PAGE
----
Synopses & Reviews
This exquisite, resonant novel by PEN/Faulkner winner James Salter is a brilliant portrait of a marriage by a contemporary American master. It is the story of Nedra and Viri, whose favored life is centered around dinners, ingenious games with their children, enviable friends, and near-perfect days passed skating on a frozen river or sunning on the beach. But even as he lingers over the surface of their marriage, Salter lets us see the fine cracks that are spreading through it, flaws that will eventually mar the lovely picture beyond repair. Seductive, witty, and elegantly nuanced, Light Years is a classic novel of an entire generation that discovered the limits of its own happiness—and then felt compelled to destroy it.
This exquisite, resonant novel is a brilliant portrait of marriage by a contemporary American master. Even as he lingers over the lustrous surface of Viri and Nedra's marriage, James Salter makes us see the cracks that are spreading through it, flaws that will in time mar it beyond repair. "An unexpectedly moving ode to beautiful lives frayed by time."
About the Author
James Salter was born in New Jersey in 1926 and is the author of The Hunters, The Arm of Flesh, Solo Faces, Light Years, Dusk and Other Stories (winner of the 1989 PEN/Faulkner Award), and a memoir, Burning the Days. He lives in Aspen, Colorado, and Long Island, New York.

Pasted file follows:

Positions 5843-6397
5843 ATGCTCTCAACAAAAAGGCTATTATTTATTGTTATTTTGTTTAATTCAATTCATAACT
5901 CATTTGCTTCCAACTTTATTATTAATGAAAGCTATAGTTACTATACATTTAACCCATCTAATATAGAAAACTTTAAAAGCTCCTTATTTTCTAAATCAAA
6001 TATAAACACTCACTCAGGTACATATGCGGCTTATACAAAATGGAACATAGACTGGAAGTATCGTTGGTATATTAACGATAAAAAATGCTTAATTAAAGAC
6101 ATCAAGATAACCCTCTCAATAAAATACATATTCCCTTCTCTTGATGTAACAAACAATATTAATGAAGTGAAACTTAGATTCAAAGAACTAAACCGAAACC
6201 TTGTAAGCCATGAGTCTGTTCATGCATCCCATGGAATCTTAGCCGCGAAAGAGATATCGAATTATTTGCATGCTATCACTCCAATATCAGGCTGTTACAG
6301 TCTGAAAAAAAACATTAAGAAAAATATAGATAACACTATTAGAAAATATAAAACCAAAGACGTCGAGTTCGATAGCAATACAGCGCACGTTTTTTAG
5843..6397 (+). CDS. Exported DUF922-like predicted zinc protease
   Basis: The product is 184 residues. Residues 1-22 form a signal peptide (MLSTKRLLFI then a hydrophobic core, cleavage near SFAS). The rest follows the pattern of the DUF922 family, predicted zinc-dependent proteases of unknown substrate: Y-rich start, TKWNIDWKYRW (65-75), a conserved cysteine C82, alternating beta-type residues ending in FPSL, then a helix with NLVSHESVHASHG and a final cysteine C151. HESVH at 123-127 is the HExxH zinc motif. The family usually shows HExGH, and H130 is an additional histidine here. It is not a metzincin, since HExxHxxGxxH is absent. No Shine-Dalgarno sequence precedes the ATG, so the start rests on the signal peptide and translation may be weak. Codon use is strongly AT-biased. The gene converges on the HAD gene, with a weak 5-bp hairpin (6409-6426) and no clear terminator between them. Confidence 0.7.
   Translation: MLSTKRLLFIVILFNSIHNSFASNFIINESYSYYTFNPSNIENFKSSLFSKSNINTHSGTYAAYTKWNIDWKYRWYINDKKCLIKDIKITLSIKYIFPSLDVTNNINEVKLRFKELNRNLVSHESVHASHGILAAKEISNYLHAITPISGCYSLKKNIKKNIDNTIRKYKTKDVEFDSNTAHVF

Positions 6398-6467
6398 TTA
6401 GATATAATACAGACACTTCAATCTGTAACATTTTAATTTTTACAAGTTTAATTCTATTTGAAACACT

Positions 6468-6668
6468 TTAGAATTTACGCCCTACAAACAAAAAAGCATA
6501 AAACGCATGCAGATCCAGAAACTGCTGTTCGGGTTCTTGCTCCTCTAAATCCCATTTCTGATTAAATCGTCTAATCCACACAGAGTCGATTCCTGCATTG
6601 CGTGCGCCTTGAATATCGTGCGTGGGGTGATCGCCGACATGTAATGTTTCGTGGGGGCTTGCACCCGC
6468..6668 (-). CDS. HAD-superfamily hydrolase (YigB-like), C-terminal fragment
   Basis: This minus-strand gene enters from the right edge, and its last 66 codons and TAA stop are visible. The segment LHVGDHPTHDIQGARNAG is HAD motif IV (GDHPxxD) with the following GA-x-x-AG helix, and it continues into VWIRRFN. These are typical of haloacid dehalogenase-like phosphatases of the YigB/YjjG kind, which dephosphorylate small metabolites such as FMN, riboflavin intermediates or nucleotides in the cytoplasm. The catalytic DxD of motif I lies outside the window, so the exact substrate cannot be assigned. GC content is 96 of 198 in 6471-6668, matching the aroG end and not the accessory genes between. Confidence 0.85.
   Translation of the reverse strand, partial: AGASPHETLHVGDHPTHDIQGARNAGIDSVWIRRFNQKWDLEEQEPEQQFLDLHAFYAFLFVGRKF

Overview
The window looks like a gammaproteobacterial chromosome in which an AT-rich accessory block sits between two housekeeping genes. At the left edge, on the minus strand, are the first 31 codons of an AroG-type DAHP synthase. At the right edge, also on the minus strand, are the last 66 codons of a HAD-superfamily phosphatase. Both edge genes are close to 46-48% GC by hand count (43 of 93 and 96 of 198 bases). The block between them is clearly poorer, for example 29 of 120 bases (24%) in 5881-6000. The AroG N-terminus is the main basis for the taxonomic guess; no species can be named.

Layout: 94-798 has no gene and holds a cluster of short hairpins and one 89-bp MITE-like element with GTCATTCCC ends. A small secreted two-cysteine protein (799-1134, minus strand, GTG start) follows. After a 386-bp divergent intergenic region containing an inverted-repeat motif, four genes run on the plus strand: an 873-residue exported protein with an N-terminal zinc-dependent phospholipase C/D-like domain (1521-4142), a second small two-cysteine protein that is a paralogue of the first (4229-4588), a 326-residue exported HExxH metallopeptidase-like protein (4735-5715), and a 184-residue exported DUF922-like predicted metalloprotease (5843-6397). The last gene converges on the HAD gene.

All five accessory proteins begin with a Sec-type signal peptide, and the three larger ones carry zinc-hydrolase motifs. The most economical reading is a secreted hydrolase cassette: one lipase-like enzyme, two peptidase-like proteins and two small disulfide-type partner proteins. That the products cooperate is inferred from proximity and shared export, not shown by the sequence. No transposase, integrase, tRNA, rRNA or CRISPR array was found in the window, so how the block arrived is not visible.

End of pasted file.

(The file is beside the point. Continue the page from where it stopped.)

Reading Group Guide
The discussion topics, author biography, and bibliography that follow are meant to enhance your group's reading of James Salter's Light Years. We hope that they will provide you with new ways of looking at--and talking about--a novel that has engrossed readers since its original publication in 1975 and that has contributed to its author's reputation as one of the most radiant prose stylists at work in the English language. Even the most cursory reading of this book makes it clear that Salter is also a supernaturally acute observer of the subatomic fields that flicker between men and women as they fall in and out of love. He is a novelist with the unblinking gaze of a scientist.